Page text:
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Incorrect use of car seats risks children’s lives

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Posted August 29, 2013

The Monash University Accident Research Centre (MUARC) is leading an international research project to explore children’s behaviour while travelling in car seats and the way this affects their safety.

Car seats, or child restraint systems (CRS), are designed to provide specialised protection for children in the event of a crash. However, their effectiveness depends on correct fitting of the child restraint in the vehicle, correct harnessing of the child and use of an appropriate restraint for the child’s size.

Associate Professor Jude Charlton, Dr Sjaan Koppel and the MUARC team recently conducted a research project which demonstrated that CRS misuse and inappropriate use is widespread.

A study of 12 families found that in 100 per cent of trips the child was out-of-position (OOP) at least once in a way that could increase their injury risk in a crash. Additionally, the study found children were OOP more than 70 per cent of the journey time.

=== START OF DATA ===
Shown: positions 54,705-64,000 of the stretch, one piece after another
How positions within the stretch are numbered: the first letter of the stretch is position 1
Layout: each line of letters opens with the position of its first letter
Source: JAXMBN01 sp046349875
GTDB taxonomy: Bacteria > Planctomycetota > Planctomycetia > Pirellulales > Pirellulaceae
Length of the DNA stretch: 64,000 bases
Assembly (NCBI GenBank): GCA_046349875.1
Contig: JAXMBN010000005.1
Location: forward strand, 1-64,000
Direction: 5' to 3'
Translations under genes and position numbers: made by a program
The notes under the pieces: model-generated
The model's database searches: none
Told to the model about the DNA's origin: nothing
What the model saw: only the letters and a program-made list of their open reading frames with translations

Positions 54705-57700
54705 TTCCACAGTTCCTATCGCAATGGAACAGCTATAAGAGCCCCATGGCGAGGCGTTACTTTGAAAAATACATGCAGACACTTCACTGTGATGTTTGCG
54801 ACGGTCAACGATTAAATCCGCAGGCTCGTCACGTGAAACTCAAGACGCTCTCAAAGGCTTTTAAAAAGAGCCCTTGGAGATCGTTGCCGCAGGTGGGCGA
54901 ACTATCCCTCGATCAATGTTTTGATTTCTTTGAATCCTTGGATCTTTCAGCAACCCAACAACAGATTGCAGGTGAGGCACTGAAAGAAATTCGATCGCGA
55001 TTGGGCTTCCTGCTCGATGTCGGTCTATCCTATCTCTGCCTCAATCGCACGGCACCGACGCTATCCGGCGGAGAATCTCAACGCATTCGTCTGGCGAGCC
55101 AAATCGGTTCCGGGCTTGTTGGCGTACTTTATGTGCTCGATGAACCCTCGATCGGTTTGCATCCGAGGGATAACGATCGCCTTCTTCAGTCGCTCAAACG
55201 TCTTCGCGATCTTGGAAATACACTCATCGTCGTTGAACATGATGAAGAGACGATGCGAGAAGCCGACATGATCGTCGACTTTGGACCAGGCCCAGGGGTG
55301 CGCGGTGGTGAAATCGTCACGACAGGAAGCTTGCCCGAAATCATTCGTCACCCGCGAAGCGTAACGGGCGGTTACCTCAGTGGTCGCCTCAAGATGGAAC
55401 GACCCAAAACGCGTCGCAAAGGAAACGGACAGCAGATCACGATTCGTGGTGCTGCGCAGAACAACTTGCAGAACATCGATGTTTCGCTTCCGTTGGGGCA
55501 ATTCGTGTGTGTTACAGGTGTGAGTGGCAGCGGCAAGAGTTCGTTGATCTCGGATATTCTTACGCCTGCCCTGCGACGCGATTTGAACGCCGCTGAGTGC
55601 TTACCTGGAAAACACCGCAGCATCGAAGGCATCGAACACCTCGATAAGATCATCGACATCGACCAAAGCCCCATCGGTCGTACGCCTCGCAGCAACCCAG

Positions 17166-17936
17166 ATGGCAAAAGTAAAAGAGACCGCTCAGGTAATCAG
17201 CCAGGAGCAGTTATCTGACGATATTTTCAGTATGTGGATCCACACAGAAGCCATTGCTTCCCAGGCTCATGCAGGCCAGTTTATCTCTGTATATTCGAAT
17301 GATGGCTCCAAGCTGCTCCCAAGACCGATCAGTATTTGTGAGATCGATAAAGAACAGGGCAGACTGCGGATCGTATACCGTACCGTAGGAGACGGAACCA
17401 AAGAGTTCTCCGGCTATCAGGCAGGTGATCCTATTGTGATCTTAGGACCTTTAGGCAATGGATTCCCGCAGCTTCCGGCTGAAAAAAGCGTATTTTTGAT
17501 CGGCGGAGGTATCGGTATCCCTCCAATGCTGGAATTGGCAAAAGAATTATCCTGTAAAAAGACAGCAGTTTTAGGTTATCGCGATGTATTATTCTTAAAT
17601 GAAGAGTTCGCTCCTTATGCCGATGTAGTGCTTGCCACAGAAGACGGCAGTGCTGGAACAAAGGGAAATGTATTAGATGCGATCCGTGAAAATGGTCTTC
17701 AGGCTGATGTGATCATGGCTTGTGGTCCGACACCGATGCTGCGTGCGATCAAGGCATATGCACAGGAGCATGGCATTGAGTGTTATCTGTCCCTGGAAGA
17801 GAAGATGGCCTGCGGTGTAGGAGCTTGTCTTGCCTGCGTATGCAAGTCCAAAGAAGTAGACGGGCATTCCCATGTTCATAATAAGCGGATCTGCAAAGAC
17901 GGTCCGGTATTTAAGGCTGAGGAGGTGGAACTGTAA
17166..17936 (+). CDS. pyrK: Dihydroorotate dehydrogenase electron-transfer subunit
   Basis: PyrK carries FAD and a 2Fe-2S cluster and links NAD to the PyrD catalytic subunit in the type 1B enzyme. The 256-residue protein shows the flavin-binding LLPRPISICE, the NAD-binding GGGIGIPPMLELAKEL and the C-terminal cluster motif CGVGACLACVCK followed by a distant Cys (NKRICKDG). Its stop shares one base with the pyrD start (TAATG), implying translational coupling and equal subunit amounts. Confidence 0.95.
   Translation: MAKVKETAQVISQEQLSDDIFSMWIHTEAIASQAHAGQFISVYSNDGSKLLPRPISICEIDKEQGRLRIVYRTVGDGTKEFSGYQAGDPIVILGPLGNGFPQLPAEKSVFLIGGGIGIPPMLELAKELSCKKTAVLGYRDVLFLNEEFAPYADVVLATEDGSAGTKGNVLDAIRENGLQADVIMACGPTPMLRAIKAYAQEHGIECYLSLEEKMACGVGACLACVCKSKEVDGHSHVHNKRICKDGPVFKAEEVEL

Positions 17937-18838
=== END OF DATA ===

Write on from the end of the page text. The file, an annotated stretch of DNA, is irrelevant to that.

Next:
MUARC is now conducting a much larger study including a national online survey with parents and a large-scale observational study using instrumented vehicles to study the behaviour of children in cars and how this might affect the protection offered by their CRS.

The study will also examine children’s interactions with parents and drivers during the car trips, and how this may influence the drivers’ performance and attention to the roadway.

Dr Sjaan Koppel said car crashes are a leading cause of child death and injury in Australia.

“While CRS offer good protection, their benefits are significantly diminished if used incorrectly,” Dr Koppel said.

“This study will examine how often children are OOP during car trips and the injury implications of this OOP. Outcomes of our research will reduce injury through improved engineering and education solutions.”

The MUARC team are seeking volunteers for the study.

“We invite all Australian parents who have at least one child between 1 and 8 years of age, who usually travel in a forward-facing child restraint or booster seat to become involved in this exciting research by completing the online survey,” Dr Koppel said.

“Eligible participants who complete the online survey will then be invited to participate in an observational driving study.”

Source: Monash University

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